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Rogers v. State Committee of Republican Party
Decided: May 23, 1967.
SUSY ROGERS, JAMES STREETER, RICHARD J. PAGE, CHARLES E. ROSEN, JR., AND NORMAN P. GOLD, PLAINTIFFS,
THE STATE COMMITTEE OF THE REPUBLICAN PARTY OF THE STATE OF NEW JERSEY, A POLITICAL BODY ORGANIZED PURSUANT TO N.J.S.A. 19:5-4 AND THE STATE COMMITTEE OF THE DEMOCRATIC PARTY, A POLITICAL BODY ORGANIZED PURSUANT TO N.J.S.A. 19:5-4, DEFENDANTS
Schneider, J.c.c. (temporarily assigned).
This is a proceeding in lieu of prerogative writs challenging the constitutionality of N.J.S.A. 19:5-4, which statute sets up the state committees of the political parties in New Jersey.
Plaintiffs contend that the state committees of the Republican and Democratic Parties of New Jersey have certain
powers which affect the political and governmental processes of the State. Plaintiffs attack the representation on said committees as fixed by law. Each country has one male and one female member, elected at the primary election. Plaintiffs contend that the representation is improper under the United States Constitution because it fails to provide for a one man-one vote basis. They seek to have the committees dissolved unless the Legislature will amend to provide for the one man-one vote basis.
Plaintiffs are registered voters of the State of New Jersey and the County of Bergen. They claim the right to bring this action by reason of deprivation of equal protection of the laws in the selection of representatives on the state committees.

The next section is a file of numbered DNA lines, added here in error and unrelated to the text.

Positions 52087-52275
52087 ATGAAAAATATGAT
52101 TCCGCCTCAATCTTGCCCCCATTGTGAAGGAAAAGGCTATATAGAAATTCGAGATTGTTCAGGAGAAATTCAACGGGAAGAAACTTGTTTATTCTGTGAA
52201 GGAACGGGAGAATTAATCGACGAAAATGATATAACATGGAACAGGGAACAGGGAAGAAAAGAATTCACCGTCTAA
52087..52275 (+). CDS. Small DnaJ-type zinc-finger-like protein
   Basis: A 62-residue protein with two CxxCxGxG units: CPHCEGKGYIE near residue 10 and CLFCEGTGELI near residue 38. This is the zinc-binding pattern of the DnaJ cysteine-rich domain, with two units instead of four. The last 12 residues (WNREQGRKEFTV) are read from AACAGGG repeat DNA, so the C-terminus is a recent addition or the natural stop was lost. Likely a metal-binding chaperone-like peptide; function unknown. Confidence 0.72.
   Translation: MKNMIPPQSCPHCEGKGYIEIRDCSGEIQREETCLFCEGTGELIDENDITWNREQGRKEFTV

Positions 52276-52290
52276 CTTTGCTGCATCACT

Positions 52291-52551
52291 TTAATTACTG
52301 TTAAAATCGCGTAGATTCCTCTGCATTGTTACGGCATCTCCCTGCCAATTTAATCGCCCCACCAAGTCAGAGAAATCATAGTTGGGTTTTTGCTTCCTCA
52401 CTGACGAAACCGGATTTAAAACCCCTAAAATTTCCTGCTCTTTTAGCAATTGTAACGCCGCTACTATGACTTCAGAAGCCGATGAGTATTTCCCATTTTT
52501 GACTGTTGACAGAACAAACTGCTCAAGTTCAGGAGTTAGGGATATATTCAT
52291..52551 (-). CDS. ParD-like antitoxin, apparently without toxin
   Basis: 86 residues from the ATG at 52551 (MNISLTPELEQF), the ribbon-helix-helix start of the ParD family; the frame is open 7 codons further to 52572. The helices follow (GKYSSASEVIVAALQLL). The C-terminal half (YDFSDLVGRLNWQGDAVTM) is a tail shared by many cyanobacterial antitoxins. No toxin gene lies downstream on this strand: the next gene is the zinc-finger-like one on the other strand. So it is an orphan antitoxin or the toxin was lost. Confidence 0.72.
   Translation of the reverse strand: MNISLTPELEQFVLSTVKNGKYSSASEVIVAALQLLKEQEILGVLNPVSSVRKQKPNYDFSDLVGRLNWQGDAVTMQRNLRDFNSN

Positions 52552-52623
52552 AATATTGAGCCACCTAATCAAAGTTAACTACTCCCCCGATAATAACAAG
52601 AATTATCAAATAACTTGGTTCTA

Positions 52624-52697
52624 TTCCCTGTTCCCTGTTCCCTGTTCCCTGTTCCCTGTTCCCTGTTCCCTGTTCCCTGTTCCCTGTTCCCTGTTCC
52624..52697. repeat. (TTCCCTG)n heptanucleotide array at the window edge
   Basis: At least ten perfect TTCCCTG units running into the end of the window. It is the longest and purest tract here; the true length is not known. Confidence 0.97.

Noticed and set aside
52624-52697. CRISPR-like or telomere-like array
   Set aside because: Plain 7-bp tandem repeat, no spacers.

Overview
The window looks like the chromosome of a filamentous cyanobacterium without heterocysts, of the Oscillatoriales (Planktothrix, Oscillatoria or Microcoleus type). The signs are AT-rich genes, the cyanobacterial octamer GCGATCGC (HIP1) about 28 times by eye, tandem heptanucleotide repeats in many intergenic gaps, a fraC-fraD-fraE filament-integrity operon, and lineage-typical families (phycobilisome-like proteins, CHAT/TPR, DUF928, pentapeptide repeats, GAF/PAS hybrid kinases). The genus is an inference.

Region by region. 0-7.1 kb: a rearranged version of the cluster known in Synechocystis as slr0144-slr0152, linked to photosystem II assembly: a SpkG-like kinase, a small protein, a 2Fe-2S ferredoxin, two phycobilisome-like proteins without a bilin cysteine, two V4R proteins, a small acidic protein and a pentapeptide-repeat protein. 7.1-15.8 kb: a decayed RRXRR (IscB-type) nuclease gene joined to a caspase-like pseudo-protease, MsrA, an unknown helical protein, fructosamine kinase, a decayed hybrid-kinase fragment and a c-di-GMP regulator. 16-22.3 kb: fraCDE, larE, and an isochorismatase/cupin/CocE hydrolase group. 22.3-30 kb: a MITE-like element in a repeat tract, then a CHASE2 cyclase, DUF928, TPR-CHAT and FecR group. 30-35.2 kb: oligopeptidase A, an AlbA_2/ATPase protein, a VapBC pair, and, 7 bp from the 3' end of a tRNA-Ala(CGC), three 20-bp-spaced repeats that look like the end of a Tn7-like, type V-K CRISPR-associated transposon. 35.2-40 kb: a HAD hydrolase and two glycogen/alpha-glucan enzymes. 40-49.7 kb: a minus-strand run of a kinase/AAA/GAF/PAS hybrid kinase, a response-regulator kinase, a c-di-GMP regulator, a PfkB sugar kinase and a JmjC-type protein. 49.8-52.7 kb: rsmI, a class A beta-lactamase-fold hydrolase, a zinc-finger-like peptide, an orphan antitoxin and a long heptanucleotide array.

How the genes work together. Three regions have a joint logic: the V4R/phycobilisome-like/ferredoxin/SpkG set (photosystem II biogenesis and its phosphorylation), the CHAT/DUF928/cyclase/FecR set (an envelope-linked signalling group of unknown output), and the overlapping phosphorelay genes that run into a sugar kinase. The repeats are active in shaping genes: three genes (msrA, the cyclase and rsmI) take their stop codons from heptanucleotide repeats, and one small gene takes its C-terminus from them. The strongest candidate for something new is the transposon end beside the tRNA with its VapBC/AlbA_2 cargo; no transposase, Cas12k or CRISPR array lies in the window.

The Republican State Committee does not dispute plaintiffs right to bring this action. It alleges that it is an organized and duly constituted entity which abides by the laws enacted by our Legislature in conformity with the New Jersey and United States Constitutions. It contends it performs no legislative acts or any other act inconsistent with the Fourteenth Amendment to the United States Constitution and which in any way deprive plaintiffs or other citizens of their right to equal protection of the law. They claim protection under the First Amendment to the Federal Constitution and contend there is no direct or substantial injury to plaintiffs by reason of the functioning of this organization.
The Democratic State Committee states it will abide by the decision of the courts. It asks only that if the statute is declared unconstitutional, the State Committee as presently constituted be terminated at the end of the present four-year period.
The facts are conceded to be undisputed. The only evidence offered was a schedule showing the average percentage of Republican voters by county, voting in the primary elections in 1964, 1965 and 1966 as follows:
COUNTIES PERCENTAGE 1960 CENSUS
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